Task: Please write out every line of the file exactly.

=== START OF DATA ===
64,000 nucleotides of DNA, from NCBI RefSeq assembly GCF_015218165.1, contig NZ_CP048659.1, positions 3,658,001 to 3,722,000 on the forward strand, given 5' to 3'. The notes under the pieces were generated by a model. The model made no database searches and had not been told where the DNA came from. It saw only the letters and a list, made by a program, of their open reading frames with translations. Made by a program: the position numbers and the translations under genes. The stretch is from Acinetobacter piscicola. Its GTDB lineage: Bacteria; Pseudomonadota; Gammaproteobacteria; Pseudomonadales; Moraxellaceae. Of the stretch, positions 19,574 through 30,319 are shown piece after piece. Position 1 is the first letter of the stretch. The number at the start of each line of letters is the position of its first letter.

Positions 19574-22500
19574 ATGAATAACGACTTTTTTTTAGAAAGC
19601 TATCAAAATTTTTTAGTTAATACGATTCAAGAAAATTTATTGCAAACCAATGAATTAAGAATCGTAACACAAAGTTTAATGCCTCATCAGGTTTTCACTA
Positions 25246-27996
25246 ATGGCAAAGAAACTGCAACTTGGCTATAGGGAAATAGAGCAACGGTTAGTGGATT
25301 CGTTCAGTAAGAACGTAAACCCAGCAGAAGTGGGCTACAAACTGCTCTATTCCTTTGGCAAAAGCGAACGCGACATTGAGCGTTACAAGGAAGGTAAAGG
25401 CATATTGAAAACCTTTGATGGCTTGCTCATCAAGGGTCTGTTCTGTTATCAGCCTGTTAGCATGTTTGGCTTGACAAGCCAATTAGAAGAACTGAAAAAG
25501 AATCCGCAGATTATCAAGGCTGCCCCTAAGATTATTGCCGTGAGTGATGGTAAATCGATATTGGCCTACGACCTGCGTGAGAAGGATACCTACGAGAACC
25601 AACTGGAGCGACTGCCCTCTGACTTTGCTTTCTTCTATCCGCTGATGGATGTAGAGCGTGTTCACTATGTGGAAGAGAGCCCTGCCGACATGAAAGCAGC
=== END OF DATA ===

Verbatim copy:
64,000 nucleotides of DNA, from NCBI RefSeq assembly GCF_015218165.1, contig NZ_CP048659.1, positions 3,658,001 to 3,722,000 on the forward strand, given 5' to 3'. The notes under the pieces were generated by a model. The model made no database searches and had not been told where the DNA came from. It saw only the letters and a list, made by a program, of their open reading frames with translations. Made by a program: the position numbers and the translations under genes. The stretch is from Acinetobacter piscicola. Its GTDB lineage: Bacteria; Pseudomonadota; Gammaproteobacteria; Pseudomonadales; Moraxellaceae. Of the stretch, positions 19,574 through 30,319 are shown piece after piece. Position 1 is the first letter of the stretch. The number at the start of each line of letters is the position of its first letter.

Positions 19574-22500
19574 ATGAATAACGACTTTTTTTTAGAAAGC
19601 TATCAAAATTTTTTAGTTAATACGATTCAAGAAAATTTATTGCAAACCAATGAATTAAGAATCGTAACACAAAGTTTAATGCCTCATCAGGTTTTCACTA
Positions 25246-27996
25246 ATGGCAAAGAAACTGCAACTTGGCTATAGGGAAATAGAGCAACGGTTAGTGGATT
25301 CGTTCAGTAAGAACGTAAACCCAGCAGAAGTGGGCTACAAACTGCTCTATTCCTTTGGCAAAAGCGAACGCGACATTGAGCGTTACAAGGAAGGTAAAGG
25401 CATATTGAAAACCTTTGATGGCTTGCTCATCAAGGGTCTGTTCTGTTATCAGCCTGTTAGCATGTTTGGCTTGACAAGCCAATTAGAAGAACTGAAAAAG
25501 AATCCGCAGATTATCAAGGCTGCCCCTAAGATTATTGCCGTGAGTGATGGTAAATCGATATTGGCCTACGACCTGCGTGAGAAGGATACCTACGAGAACC
25601 AACTGGAGCGACTGCCCTCTGACTTTGCTTTCTTCTATCCGCTGATGGATGTAGAGCGTGTTCACTATGTGGAAGAGAGCCCTGCCGACATGAAAGCAGC